As belligerent and difficult as Gold Rush’s star Tony Beets is, I can’t help admiring his vision, drive and determination.  This self-fashioned King of the Klondike is a force of nature and he’s built considerable personal success on decades of hard-work and risk-taking in one of the most challenging businesses there is : mining for gold buried in the perma-frosted wilderness of Alaska.

Raw Television’s series Gold Rush is in it’s tenth series on the Discovery Channel and over several weeks I have enjoyed watching the highs and lows of veteran and rookie miners as they chase their fortunes “washing rocks to put some gold in the box”.

Tony has mined the region for many years since moving to the Klondike from Holland and has built a fearsome reputation for his unyielding focus on making money – no matter what it takes.

In Series 9 and 10 he bets big on buying two abandoned and ancient dredgers; paying a couple of million dollars for each before promptly wrecking them so he can transport them down-river to mine his claims.

To the uninitiated, many of Tony’s antics might seem reckless.  He is literally like a bull in a china shop as he drives his crew to get back to production as quickly as possible.  Pushing ancient and apparently poorly maintained equipment to it’s limits and beyond then driving all manner of Heath-Robinson repairs to overcome every challenge.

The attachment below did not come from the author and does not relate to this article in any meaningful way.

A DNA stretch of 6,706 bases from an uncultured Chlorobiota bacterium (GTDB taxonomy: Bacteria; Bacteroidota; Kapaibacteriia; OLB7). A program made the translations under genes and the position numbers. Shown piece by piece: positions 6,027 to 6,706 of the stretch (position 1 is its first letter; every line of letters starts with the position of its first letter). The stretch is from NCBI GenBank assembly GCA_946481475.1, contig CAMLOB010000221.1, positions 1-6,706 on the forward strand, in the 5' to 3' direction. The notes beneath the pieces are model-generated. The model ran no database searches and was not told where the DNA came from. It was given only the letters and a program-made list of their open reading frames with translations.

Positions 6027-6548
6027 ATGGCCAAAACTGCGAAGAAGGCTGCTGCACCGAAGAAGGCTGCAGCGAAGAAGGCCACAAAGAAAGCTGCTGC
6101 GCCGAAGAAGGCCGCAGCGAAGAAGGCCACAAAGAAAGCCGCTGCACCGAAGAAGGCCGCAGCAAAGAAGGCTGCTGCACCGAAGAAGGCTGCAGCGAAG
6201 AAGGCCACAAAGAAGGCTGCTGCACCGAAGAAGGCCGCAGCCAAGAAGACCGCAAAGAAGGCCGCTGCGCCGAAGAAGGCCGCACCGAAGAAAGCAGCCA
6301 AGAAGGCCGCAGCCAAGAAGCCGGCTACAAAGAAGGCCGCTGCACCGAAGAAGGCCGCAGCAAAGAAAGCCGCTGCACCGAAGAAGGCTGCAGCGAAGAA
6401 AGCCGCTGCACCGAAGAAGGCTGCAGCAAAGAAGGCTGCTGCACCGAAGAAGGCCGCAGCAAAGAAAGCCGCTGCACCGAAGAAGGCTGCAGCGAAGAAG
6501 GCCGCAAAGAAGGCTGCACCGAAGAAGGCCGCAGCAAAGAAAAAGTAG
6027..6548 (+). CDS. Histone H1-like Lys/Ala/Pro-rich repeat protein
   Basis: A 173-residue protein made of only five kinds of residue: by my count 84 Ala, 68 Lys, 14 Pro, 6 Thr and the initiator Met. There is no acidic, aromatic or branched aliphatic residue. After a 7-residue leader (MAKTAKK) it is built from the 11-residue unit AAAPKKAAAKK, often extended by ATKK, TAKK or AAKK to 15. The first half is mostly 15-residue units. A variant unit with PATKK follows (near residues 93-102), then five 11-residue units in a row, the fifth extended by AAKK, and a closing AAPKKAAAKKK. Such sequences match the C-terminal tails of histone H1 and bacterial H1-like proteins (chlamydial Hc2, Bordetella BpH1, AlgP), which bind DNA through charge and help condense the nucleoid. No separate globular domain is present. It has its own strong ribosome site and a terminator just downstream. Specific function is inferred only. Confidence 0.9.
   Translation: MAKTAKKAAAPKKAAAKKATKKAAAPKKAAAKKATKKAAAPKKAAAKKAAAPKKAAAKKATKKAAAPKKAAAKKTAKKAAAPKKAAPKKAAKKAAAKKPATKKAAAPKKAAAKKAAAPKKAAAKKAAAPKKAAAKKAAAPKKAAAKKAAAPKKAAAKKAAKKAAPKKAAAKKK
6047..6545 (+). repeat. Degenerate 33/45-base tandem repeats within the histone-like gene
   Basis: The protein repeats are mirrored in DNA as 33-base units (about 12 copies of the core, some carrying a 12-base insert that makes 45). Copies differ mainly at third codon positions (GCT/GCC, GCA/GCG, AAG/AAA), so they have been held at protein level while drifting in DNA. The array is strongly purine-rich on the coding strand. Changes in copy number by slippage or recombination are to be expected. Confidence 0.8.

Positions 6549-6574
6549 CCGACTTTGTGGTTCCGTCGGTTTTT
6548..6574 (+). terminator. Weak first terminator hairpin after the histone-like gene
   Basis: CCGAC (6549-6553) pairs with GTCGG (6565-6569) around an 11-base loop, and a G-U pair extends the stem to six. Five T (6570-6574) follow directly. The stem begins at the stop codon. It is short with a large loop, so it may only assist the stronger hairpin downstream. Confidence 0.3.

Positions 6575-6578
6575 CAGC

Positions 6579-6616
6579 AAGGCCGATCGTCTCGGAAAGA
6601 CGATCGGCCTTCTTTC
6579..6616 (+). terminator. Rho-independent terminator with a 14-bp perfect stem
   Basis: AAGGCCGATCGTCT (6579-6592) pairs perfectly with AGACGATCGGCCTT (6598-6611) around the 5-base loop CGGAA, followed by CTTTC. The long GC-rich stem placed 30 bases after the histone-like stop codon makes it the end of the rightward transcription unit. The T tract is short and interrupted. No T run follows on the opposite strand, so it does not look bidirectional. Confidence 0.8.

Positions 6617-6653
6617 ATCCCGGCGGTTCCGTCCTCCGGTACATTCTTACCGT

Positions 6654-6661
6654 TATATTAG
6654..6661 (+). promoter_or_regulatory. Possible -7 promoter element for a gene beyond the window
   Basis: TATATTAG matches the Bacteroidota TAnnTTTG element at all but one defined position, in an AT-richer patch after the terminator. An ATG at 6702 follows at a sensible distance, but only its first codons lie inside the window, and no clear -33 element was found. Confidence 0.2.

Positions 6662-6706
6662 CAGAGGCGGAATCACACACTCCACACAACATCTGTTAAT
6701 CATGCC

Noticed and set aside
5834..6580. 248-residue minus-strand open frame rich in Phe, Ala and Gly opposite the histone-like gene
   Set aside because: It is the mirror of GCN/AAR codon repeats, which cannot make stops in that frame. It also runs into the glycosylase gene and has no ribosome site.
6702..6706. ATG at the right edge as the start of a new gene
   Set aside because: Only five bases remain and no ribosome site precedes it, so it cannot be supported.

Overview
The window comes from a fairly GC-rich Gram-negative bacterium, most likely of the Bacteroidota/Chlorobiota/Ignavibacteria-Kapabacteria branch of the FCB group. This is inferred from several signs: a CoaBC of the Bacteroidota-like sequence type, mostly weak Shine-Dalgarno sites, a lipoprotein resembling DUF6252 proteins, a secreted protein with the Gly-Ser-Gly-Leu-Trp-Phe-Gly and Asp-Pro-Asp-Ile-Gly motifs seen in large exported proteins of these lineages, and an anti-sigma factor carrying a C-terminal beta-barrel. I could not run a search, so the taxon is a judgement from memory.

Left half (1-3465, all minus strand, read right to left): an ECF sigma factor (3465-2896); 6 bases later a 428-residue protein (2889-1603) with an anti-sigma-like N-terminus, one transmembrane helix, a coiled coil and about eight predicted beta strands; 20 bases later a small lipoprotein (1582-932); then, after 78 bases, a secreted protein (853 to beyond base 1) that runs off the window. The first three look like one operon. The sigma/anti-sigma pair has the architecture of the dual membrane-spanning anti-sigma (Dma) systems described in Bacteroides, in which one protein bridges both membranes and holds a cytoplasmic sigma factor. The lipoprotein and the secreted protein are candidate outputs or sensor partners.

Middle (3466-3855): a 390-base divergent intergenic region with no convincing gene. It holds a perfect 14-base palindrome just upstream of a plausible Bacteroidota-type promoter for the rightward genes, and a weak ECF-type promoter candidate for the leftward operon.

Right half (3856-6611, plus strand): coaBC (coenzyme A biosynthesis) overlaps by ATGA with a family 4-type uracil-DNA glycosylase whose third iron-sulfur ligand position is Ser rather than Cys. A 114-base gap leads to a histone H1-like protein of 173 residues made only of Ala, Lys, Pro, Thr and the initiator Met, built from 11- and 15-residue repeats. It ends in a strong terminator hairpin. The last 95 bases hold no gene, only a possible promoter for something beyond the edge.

So far so what?  Lots of people can fettle a bush repair for the cameras and evidence a rollercoaster of emotions due to poor planning.  But that’s not it.

What makes Tony such a compelling character for me is his unwavering self-belief and ability to back himself to the point of bankruptcy.  Trusting his experience and sheer bloody-mindedness will overcome all and deliver a bounty each season before the freezing winters set in.

As business owners it’s tempting sometimes to keep the cash in hand and not make big bets for fear of losing your shirt or your reputation – but these gold miners are something else – and to survive as long as Tony Beets has, you have to be the best.

Texan entrepreneurs have a similar creed – go big or go home.  They invented the phrase to “bet the ranch” it seems and they are comfortable with taking eye-watering risks in the pursuit of glory, wealth and reputation.  Maybe it’s the spirit of The Alamo – either way, it’s great television and an inspirational lesson in leadership under the most challenging conditions.

As Art Williams might say: “Dad Gummit!  Just Do it!